Finally, there’s Jane, who too has to put on a brave face, but isn’t as good at is as Celeste. We don’t yet know what has been haunting her, but it’s clear that it’s something bad. Jane has made great efforts to escape her past by moving to a new town and trying to start over, but it isn’t that easy for her to shake it off. The unfortunate side effect of her trying to shove everything under the rug, is that it seems to be taking a toll on her son.

Ziggy is perhaps the bravest person of all in this episode, as anyone who’s ever had to go back to a place where they’ve been ostracized will tell you. His budding relationship with Madeline’s daughter Chloe is heartwarming, and it’s interesting to see Celeste’s sons later say that there’s no way he was the one who choked Amabella. Still, a later incident in which he tries to “kiss and make up” with Amabella results in a school meeting, and deeply upsets Jane. While Madeline is able to easily scoff at the whole situation, she seems to take it much more seriously.

Both Jane and Celeste are harboring some deep-seated pain, that will likely come to light very soon. While Madeline wears most of her emotions on her sleeve, these two women are trying to keep a very tight lid on their private lives. Yet, as the constant chirping of the police witnesses will remind you, nothing in this town stays a secret for long. Luckily, it looks like Madeline will have both of their backs. And she is not someone you want to mess with. Grade: A-


Some Other Notes:

  • Big Little Lies the show is spending a lot more time on Renata than Big Little Lies the book did, and I can’t help but think that this is due to the lovely Laura Dern. Excluding a single child from your daughter’s birthday party is a pretty shitty thing to do, and yet it’s hard to fully dislike her character. I think this is because David E. Kelley has excellently established Renata as a bit of an outsider. As a working mom, she isn’t really a part of the same school culture that the other moms are. Part of me feels for her, but the majority of me sides with Madeline when she tells her to “get fucked.”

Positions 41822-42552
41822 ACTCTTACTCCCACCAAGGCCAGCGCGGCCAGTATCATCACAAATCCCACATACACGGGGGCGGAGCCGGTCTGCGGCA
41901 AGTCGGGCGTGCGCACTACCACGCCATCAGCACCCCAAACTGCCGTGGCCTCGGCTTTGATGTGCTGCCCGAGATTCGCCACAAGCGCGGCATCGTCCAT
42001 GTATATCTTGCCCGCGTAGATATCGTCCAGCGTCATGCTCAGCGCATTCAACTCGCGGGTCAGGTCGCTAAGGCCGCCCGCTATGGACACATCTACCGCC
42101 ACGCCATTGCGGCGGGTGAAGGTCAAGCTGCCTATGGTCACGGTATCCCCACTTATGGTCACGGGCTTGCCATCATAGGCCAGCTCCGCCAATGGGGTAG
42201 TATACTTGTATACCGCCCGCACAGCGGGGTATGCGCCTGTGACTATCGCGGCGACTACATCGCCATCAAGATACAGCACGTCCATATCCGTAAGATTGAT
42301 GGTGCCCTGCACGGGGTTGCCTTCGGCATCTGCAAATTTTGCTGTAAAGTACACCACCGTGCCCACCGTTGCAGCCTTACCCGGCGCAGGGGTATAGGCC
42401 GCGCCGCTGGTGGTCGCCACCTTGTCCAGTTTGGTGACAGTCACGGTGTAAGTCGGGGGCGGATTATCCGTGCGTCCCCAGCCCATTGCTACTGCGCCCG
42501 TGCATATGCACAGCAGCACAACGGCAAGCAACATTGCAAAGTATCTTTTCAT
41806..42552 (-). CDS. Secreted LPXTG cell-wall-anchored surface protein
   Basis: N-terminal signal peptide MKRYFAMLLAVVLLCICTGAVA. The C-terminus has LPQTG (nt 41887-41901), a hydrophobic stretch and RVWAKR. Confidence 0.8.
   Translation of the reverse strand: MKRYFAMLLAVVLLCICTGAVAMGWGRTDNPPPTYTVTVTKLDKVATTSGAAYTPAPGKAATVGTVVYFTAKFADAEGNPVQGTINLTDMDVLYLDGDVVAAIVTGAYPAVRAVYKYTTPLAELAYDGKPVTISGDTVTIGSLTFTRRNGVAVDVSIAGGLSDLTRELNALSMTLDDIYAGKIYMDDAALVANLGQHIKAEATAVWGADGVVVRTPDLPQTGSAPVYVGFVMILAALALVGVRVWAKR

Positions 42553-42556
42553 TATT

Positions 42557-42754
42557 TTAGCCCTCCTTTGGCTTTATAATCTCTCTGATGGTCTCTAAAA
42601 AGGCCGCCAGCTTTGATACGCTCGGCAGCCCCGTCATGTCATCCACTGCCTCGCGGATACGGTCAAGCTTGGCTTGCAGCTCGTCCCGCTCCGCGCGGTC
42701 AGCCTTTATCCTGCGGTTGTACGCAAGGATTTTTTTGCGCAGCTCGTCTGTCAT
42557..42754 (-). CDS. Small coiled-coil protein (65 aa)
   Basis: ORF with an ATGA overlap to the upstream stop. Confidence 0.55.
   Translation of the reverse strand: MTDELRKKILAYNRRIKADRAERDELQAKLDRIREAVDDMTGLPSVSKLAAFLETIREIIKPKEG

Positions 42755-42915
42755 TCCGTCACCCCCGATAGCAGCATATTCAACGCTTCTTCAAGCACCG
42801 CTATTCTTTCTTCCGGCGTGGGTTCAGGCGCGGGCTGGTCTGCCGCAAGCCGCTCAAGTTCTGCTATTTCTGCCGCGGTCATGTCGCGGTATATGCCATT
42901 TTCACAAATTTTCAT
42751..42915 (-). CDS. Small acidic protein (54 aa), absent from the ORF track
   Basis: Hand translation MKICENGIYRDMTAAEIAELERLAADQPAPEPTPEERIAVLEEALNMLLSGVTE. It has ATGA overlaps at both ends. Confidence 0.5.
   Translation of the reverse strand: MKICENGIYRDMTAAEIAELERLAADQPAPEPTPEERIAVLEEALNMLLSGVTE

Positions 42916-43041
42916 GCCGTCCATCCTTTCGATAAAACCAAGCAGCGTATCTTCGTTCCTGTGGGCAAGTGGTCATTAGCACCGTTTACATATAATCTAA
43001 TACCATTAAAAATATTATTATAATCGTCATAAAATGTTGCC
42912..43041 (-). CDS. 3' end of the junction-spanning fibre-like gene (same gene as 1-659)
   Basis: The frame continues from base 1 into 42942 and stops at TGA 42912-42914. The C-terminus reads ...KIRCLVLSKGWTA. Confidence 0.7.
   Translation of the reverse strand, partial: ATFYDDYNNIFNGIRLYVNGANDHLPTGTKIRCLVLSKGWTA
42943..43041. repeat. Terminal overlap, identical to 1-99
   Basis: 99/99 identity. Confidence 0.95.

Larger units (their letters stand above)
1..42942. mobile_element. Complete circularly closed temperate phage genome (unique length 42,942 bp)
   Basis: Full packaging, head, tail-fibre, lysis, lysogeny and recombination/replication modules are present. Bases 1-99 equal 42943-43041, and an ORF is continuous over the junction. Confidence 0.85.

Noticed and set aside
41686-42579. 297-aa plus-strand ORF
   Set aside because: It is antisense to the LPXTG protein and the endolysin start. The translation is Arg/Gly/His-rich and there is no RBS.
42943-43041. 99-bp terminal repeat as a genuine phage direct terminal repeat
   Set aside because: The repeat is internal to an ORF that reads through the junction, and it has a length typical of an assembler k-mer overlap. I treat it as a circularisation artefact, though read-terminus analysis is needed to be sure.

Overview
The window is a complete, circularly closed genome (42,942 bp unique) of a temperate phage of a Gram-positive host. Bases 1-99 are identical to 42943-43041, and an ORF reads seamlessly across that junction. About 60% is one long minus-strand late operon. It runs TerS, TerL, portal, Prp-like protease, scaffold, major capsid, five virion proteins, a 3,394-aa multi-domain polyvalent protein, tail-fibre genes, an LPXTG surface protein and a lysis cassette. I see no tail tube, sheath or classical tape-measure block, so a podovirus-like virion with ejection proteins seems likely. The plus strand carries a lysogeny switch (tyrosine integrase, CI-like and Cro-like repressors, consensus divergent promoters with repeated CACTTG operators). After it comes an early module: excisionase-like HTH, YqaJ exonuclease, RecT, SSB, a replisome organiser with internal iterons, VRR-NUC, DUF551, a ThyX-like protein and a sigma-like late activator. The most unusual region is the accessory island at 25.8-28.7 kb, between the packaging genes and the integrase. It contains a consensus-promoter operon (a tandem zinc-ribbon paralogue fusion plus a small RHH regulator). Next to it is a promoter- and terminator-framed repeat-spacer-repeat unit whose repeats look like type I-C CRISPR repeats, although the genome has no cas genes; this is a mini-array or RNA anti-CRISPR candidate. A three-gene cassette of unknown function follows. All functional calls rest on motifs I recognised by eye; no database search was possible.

• Also, Dern’s delivery of the line “Do not fuck with my daughter’s birthday!” is so perfect.
  • Last week I said that Madeline was a mixture of Tracy Flick and Elle Woods, but this week she is full-fledged Flick. What I love so much about her scenes, is that it allows for Witherspoon to flex her comedic muscles as well. Her “get laid, bitch!” to the mom who’s in front of her in the carpool line was amazing.
  • I very much appreciated the scene where Ed stands up to Nathan. It’s nice to know that even though he fights with Madeline, he still will stick up for her when it matters the most.
  • Darby Camp, the actress who plays Chloe, is absolutely adorable and I love her astute taste in music and constant eye-rolls.
  • Zoë Kravitz is delightful as Bonnie, but with her yoga and peacefulness and constant zen attitude it is very easy to see why Madeline hates her.


By Mike Papirmeister